Viewpoint – Dutch Office Technology Leading the Wellbeing Revolution
Our Head of Continental Europe, Lisa Amin, shares her thoughts on Dutch offices and how they are leading the way in healthier more sustainable workspaces.
We believe it is still too early to be certain about the long-term impact COVID-19 will have on the office sector and work behaviour; however it seems unlikely the new working from home trends and practices and the adoption of new technology will permanently affect office demand but is likely to accelerate the implementation of vital changes and new trends in the office sector such as developing healthier more sustainable workspaces.
As we learn more about the relationship between our environments and our health, we are now creating spaces that enhance, rather than hinder our health and well-being. We can improve the quality of our air, water and light. We know how to design workspaces that fuel our bodies, keep us moving, cultivate creativity, increase productivity, and facilitate a good night’s sleep.
With the Dutch leading the way on sustainable property with several cutting edge sustainable developments, it is no surprise Holland is a key market for 90 North’s EU office strategy as we see sustainability as an absolute precondition for the long-term development of a successful investment strategy. For many years, Holland has led the world in new innovations and policies that strive to increase sustainability. Through combined efforts in transportation, energy and industry, Holland’s sustainable infrastructure serves to reduce the country’s carbon footprint.
Our Dutch office portfolio comprises of properties that have achieved the world’s most recognized assessment systems in this field: LEED and BREEAM certifications for sustainability, and WELL certification for health and wellbeing, thus providing internationally recognised third-party verification that the buildings were designed and built using strategies aimed at improving performance across all the metrics that matter most: energy savings, water efficiency, CO2 emissions reduction, improved indoor environmental quality, and stewardship of resources and sensitivity to their impacts.
Additionally, these properties combine sustainability with technology thereby creating smart buildings; another trend we see being critical moving forward with increased automation within properties. A smart building management system in which all devices are connected integrally with each other creates a fully connected and responsive system and leads to a much better understanding of the behaviour of the building and provides real-time insights into the actual usage/consumption and the condition of the building and its facilities. Although the pandemic has highlighted the need for improving air quality and ventilation in buildings, our recent Dutch offices already benefit from climate ceilings, controlled by smart technology, which provides filtered fresh air and help to maintain and optimise the indoor air quality resulting in a cleaner and healthier indoor climate.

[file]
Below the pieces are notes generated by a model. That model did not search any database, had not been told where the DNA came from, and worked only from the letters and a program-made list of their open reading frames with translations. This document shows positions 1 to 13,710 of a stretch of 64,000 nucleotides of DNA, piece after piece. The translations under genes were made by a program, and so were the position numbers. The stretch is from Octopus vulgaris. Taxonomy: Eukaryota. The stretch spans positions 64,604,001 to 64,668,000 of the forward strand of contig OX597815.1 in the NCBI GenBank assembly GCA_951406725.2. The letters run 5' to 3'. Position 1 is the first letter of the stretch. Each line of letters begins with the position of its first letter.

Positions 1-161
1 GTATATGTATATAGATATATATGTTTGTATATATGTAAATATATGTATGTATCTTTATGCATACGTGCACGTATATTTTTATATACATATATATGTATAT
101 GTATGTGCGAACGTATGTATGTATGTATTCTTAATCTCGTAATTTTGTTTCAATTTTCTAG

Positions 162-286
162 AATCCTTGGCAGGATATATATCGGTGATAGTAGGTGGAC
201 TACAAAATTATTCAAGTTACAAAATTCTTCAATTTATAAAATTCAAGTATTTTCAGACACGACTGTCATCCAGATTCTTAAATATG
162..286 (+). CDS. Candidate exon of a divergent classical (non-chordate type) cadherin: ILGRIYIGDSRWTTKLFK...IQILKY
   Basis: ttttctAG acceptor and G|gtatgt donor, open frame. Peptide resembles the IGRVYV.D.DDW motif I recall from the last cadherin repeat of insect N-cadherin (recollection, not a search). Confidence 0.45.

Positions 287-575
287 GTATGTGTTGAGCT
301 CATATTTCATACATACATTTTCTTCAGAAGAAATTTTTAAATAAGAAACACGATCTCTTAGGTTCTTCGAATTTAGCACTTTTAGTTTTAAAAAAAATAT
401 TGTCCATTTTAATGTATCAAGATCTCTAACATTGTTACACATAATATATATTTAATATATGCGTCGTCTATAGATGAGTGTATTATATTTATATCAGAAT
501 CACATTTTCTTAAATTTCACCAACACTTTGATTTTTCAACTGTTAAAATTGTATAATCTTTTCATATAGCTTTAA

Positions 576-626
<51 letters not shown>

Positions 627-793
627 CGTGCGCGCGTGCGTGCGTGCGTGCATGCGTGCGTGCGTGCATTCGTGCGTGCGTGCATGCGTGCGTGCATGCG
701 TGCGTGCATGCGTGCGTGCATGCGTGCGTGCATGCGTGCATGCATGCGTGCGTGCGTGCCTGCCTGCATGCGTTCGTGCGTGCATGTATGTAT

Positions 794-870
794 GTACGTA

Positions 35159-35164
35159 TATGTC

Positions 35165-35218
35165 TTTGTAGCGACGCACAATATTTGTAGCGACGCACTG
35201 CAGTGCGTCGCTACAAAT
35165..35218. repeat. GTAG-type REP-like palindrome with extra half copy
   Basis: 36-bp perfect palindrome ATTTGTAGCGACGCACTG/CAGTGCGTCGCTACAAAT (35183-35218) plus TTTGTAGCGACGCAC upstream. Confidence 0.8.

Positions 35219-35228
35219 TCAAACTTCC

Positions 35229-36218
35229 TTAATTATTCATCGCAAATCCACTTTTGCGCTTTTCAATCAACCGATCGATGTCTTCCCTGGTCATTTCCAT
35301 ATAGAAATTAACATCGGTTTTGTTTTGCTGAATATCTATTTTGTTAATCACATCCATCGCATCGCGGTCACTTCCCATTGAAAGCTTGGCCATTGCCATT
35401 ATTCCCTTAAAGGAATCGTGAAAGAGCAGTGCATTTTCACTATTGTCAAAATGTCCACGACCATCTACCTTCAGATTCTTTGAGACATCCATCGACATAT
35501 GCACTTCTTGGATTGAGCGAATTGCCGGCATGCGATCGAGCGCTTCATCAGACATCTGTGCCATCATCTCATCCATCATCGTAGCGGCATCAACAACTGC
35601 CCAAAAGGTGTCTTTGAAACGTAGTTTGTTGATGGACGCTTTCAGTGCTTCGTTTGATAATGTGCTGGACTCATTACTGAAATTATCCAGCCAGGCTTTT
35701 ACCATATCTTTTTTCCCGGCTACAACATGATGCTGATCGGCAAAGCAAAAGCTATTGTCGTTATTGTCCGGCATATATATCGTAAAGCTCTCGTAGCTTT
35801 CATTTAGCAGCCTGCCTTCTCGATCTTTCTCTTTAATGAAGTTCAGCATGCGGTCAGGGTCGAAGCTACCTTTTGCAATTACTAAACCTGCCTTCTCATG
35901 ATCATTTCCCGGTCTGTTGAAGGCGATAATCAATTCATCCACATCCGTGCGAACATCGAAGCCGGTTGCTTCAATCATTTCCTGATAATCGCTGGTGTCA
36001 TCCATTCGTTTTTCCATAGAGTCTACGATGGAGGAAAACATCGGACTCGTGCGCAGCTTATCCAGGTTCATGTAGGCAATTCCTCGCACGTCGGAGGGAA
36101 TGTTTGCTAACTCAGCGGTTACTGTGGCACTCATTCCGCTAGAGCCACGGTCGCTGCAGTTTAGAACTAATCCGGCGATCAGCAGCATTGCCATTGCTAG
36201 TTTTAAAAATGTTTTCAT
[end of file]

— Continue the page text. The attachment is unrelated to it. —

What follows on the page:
We were delighted that our Asics EMEA office HQ in Hoofddorp, The Netherlands, was selected as a finalist in the Architizer A+ Awards for the ‘Office Low-Rise’ category. The driving force behind the building design was the Asics brand mission statement: ‘A sound mind in a sound body’. The new HQ redefines the contemporary office as a space where innovation, collaboration, the brand experience and a healthy lifestyle come together.
With the heath and economic impact of the pandemic being intertwined, they have undoubtedly shaken the office sector; however, we believe long-term investment fundamentals remain robust for offices that are characterised by:
- Modern, well specified and sustainable buildings in strong locations with limited supply and good access to public transport;
- Tenants in robust business sectors; and
- A secure income stream (strong tenant covenant with a relatively long term to lease expiry).
Overall, the COVID-19 pandemic will highlight the on-going critical importance of sustainability as climate change and limited natural resources mean that the traditional approaches of the property sector need to change radically. The pandemic will accelerate positive changes in the office sector to create future proof buildings that are better equipped to face future pandemics and the climate emergency.